Metro Detroit husband and wife describe scary earthquake in Mexico

Posted at 10:46 PM, Sep 19, 2017
and last updated 2017-09-20 11:03:36-04

Mexico is reeling after a powerful earthquake rocked Mexico City. It crumbled buildings, and knocked out power to millions of people.

For a Detroit native and his family living in Mexico, it was a close call.

Dug Schmidt and his Wife Belen, are doing better, safe at their home just outside of Puebla, Mexico.

But, after the massive 7.1 magnitude quake hit, panic quickly took over.

"Of course me I didn't realize what was going on she just said run run," said Dug.

Dug and Belen talking to 7 Action News via Facebook.

"It was a very strange feeling you feel like if you walk you get dizzy and you feel like you can't get to the exit," said Dug and Belen.

This earthquake was all too familiar for the couple, who experienced another earthquake just two weeks ago.

"Back and forth tethering tottering that lasted a little bit it was kind of scary," said Dug.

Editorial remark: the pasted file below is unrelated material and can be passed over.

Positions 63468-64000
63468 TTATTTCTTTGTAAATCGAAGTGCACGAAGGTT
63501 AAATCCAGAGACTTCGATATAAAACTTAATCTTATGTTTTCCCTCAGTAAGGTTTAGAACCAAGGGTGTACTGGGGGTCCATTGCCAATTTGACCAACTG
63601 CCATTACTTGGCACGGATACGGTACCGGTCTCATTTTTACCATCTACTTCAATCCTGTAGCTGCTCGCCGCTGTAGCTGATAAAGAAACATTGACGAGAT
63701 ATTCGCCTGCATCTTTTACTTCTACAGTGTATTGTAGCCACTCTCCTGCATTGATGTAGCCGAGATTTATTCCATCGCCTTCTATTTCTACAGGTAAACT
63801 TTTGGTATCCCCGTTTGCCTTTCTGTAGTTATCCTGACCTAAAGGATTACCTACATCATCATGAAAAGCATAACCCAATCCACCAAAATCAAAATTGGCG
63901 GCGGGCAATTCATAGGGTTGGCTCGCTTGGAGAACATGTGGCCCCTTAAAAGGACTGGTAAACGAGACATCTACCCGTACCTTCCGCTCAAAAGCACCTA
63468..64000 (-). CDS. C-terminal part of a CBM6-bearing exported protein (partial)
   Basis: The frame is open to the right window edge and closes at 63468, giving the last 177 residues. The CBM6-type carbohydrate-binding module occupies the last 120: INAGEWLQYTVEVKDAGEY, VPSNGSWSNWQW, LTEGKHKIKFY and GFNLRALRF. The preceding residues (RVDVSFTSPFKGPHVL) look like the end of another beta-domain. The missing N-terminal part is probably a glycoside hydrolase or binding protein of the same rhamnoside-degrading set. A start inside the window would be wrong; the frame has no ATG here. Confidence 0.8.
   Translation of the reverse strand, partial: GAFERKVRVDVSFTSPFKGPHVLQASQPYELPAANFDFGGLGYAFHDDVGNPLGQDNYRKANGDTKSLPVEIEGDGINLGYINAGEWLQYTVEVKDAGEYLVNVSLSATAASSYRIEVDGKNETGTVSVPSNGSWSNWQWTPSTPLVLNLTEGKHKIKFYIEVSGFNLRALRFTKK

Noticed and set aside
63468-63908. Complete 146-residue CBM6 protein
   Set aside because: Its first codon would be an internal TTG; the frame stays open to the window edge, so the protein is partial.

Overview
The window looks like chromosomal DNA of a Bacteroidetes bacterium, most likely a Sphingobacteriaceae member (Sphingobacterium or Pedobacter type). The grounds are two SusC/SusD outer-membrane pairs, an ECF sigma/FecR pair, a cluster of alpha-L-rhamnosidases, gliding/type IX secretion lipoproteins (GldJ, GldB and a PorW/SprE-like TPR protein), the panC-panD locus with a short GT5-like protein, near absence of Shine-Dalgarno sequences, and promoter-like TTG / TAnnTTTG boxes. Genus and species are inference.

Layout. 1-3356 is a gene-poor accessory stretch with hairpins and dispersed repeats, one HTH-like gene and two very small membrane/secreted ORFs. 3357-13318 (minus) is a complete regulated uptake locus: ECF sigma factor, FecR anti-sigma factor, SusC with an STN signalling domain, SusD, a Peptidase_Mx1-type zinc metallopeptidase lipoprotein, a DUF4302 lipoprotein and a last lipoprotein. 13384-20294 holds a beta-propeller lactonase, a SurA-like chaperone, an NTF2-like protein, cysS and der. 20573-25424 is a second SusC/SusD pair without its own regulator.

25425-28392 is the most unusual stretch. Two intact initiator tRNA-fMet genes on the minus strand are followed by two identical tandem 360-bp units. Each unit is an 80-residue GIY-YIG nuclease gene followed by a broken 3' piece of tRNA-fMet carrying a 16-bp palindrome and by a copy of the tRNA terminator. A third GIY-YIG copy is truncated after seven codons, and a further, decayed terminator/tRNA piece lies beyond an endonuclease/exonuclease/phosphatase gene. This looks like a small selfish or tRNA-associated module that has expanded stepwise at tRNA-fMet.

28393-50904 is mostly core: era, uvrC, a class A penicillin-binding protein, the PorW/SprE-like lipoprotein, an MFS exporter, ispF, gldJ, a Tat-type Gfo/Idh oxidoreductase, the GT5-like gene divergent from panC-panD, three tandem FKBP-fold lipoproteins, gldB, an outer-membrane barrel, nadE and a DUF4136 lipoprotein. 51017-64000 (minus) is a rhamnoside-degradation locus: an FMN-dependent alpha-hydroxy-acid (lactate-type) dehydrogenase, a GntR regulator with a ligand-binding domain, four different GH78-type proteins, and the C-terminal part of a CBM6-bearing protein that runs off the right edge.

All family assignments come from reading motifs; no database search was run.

Early reports put the epicenter of the quake 34 miles south-southwest of the city of Puebla, near where the Schmidt's office building is.

"We're on the third floor the stairs cracked parts around our office cracked.  Dust was coming from the roof it was a little scary," said Dug.

After the couple got out of the building safely, their concerns quickly turned to their baby girl.

"We were just worried about getting home to our daughter she was at the house," said Dug.

What is normally a 15 minute commute home, turned into an agonizing hour.

"The power was out in the whole city the cell phones were down, we didn't have internet or anything, we had no way to contact our families and tell them we are okay," said Belen.

The Schmidt's say the quake shook for about a minute.

"We heard from our friends who live in the center of town, some of the buildings collapsed just went straight to the ground," said Dug.

Employees in larger buildings in the city held readiness drills early this morning.

"Today was the main day for the bigger buildings and companies to do the drills so this morning they had those," said Belen. 

Those drills were to mark the anniversary of another massive earthquake that hit Mexico back in 1985 that killed thousands of people.

The Schmidt's say they have to wait for a building inspector to take a look at the damage done to their office building before they can return to work, but that may take a few days even weeks.